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Bluegrass Legend Ralph Stanley Says Goodbye to Chicago

BY: Dan Caffrey | Jan 8, 2014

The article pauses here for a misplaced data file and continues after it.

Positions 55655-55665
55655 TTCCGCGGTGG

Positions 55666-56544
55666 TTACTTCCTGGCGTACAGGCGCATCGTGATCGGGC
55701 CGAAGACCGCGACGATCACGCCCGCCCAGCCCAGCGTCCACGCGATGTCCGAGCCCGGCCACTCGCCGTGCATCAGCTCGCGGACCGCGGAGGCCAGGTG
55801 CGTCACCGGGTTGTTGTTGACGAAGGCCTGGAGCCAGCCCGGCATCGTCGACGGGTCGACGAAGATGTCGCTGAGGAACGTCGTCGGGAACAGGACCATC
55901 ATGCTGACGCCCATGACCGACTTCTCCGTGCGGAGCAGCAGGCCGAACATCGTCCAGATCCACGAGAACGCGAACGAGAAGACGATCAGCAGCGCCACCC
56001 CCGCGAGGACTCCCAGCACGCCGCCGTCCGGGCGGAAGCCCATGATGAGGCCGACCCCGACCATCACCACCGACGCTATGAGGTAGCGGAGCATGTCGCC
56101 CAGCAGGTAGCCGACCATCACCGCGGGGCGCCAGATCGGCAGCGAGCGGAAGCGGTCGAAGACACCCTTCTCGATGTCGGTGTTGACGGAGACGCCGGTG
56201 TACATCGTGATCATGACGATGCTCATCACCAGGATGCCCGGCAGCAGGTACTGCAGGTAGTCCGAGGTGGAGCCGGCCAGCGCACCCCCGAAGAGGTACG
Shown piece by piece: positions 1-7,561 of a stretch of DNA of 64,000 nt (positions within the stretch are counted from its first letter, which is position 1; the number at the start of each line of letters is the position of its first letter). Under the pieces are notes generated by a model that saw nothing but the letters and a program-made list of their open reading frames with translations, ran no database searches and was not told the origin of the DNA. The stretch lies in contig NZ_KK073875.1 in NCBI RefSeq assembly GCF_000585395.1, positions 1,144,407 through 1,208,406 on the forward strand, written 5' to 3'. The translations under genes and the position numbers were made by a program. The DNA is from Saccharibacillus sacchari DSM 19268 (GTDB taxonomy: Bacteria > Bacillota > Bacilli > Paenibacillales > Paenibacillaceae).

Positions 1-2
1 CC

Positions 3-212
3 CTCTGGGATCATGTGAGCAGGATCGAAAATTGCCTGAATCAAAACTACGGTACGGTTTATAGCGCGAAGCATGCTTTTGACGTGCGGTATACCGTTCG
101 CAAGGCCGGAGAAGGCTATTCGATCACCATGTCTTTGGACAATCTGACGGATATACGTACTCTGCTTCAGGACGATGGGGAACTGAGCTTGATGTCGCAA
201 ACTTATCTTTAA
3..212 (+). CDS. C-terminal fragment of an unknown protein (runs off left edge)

Bluegrass Legend Ralph Stanley Says Goodbye to ChicagoDr. Ralph Stanley and the Clinch Mountain Boys Chris Walz considers Dr. Ralph Stanley to be part of the “holy trinity” of bluegrass music, the other two acts being Bill Monroe and Flatt & Scruggs (AKA The Foggy Mountain Boys). But the 2012 death of Earl Scruggs left Stanley—Dr. Ralph to his peers—as the last man standing. Luckily, bluegrass fans can catch the 86-year-old banjo player and singer, along with his backing band the Clinch Mountain Boys, on his nearly sold-out Farewell Tour this Saturday at the Old Town School of Folk Music (4544 N. Lincoln Ave.). Walz, who serves as program manager for the school’s bluegrass, Old Time, and Americana classes and also teaches guitar and banjo in these styles, chatted with us about Stanley’s significance, his distinct sound, and where to start with his music. Stanley’s style Walz praises Stanley’s style of banjo playing as nothing short of “very revolutionary.” Although he started off with a clawhammer grip, he eventually mixed it with “an old-time style very much like [bluegrass pioneer] Wade Mainer,” Walz says. By the time Stanley began recording with his brother Carter as the Stanley Brothers, “he played two-finger, thumb to index. And you can hear it in some of those very early recordings. There’s sort of a ricky-ticky sound to the banjo. A tick-tock kind of sound.” However, Stanley rarely plays his banjo in concert these days. “You get up into your high 80s and your hands might not work like you wish them to,” Walz explains. Luckily, Stanley brings a banjo player on tour who is well-versed in his own “hammer-on-the-nail” style. How modern listeners know Stanley Most people will recognize Stanley’s contributions to the O Brother, Where Art Thou? soundtrack. He performed the folk dirge “O Death” for one of the film’s more ominous sequences, and The Stanley Brothers’ version of the gospel song “Angel Band” closes the album. Walz points out an appropriate “dark quality” to the music. “Not that it’s evil or foreboding. There’s just something a little darker about the way that they construct [it]. I think it strikes each listener very differently.” What other songs listeners should check out “I would suggest not necessarily songs, but groups of songs,” Walz says. “There’s a wonderful CD that came out on Revenant, which is John Fahey’s old label. It’s the Earliest Recordings of the Stanley Brothers, before they went to Columbia. You can hear their gospel style. You can hear their old-time style. You can hear some of that clawhammer style of Ralph playing on ‘Little Birdie.’ That’s an old folk song. After that, I would tell people to listen to the complete Columbia Recordings: ‘White Dove,’ ‘The Fields Have Turned Brown,’ ‘Man Of Constant Sorrow,’ ‘Pretty Polly.’” Why you should see Stanley live “He’s got this marvelous sense of humor. He’s so dry. But anybody who goes to the show is going to see something that is, I think, just historically important and not to be missed. Because like I say, Bill Monroe is gone, Flatt & Scruggs is gone. All those early players are all gone. And Ralph is really the last one.” At the time of writing, there were still a handful of tickets left for Ralph Stanley’s Farewell Tour. The Chicago stop is this Saturday, January 11, at the Old Town School of Folk Music’s Gary and Laura Maurer Concert Hall, with shows at 4 p.m. and 8 p.m. Tickets are $42 for the general public and $40 for Old Town members. Photo by Will McIntire